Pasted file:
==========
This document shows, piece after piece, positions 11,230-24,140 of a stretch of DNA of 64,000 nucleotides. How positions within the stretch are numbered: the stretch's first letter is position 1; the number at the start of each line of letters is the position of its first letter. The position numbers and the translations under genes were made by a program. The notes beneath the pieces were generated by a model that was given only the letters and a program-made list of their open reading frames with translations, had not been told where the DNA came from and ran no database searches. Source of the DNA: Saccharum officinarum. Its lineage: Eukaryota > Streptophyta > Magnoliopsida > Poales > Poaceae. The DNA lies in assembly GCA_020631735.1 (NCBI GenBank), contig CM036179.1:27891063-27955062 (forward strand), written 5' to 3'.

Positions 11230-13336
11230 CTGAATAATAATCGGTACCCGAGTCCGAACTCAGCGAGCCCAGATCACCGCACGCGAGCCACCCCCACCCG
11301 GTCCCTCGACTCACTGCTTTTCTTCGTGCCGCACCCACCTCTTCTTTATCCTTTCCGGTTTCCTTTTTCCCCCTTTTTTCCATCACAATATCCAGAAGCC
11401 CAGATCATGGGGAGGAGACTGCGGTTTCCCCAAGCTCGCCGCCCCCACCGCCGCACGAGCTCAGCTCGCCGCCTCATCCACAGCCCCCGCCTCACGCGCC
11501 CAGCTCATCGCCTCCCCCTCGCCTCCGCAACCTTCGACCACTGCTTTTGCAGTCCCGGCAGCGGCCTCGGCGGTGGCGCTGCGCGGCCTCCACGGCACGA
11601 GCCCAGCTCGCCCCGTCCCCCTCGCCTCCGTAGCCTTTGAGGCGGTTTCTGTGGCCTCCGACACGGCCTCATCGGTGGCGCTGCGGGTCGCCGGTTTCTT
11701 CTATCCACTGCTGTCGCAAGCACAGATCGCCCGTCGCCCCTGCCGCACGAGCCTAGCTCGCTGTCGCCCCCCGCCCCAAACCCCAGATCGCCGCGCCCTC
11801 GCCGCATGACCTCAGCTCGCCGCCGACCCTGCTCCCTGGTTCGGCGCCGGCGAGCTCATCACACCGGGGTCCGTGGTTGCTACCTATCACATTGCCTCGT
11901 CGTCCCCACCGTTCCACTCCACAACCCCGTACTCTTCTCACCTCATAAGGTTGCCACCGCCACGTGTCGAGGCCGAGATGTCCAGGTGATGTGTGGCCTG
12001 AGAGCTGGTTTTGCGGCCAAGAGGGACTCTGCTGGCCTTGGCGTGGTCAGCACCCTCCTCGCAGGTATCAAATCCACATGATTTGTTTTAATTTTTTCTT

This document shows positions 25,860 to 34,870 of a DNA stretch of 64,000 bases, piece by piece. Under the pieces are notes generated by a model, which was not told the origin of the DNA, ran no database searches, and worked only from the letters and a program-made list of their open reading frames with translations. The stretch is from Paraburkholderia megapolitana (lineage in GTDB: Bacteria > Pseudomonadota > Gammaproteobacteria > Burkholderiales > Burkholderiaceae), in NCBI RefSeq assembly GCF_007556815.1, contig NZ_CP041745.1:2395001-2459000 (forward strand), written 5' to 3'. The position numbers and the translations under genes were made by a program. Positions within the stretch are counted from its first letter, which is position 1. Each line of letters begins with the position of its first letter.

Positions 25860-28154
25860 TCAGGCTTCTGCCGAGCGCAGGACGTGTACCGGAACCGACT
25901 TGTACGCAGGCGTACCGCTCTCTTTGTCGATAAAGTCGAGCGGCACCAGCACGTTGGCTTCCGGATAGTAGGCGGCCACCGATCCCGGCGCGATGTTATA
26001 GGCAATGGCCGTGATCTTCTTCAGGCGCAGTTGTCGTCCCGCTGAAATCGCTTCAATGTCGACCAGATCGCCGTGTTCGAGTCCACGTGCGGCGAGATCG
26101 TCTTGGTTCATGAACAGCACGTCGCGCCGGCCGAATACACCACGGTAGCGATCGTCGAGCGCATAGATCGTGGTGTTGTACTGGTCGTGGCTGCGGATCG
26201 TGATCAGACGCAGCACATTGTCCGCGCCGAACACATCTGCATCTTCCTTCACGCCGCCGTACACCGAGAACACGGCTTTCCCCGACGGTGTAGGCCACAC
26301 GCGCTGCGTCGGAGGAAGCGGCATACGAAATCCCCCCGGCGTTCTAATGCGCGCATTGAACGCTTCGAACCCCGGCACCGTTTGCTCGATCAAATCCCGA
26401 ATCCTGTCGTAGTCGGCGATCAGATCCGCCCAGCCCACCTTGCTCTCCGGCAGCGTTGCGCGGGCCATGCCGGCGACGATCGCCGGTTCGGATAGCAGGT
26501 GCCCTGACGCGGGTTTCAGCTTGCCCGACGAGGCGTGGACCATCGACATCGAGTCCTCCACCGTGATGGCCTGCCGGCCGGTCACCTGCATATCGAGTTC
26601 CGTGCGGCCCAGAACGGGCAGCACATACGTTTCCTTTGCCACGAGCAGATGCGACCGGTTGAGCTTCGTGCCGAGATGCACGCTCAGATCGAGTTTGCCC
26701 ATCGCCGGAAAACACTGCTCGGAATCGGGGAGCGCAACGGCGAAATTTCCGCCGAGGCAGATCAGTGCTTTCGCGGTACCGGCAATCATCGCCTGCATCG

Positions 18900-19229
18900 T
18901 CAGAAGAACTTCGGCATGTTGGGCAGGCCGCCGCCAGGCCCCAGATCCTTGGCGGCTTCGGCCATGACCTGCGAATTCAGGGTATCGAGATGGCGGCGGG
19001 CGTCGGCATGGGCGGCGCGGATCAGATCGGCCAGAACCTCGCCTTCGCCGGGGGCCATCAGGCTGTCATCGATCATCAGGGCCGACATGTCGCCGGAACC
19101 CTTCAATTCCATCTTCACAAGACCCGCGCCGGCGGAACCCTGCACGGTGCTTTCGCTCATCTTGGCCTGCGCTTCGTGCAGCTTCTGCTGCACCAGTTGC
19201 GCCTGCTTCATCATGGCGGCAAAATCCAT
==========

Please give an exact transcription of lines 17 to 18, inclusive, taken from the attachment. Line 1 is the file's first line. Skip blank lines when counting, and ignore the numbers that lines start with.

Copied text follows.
26101 TCTTGGTTCATGAACAGCACGTCGCGCCGGCCGAATACACCACGGTAGCGATCGTCGAGCGCATAGATCGTGGTGTTGTACTGGTCGTGGCTGCGGATCG
26201 TGATCAGACGCAGCACATTGTCCGCGCCGAACACATCTGCATCTTCCTTCACGCCGCCGTACACCGAGAACACGGCTTTCCCCGACGGTGTAGGCCACAC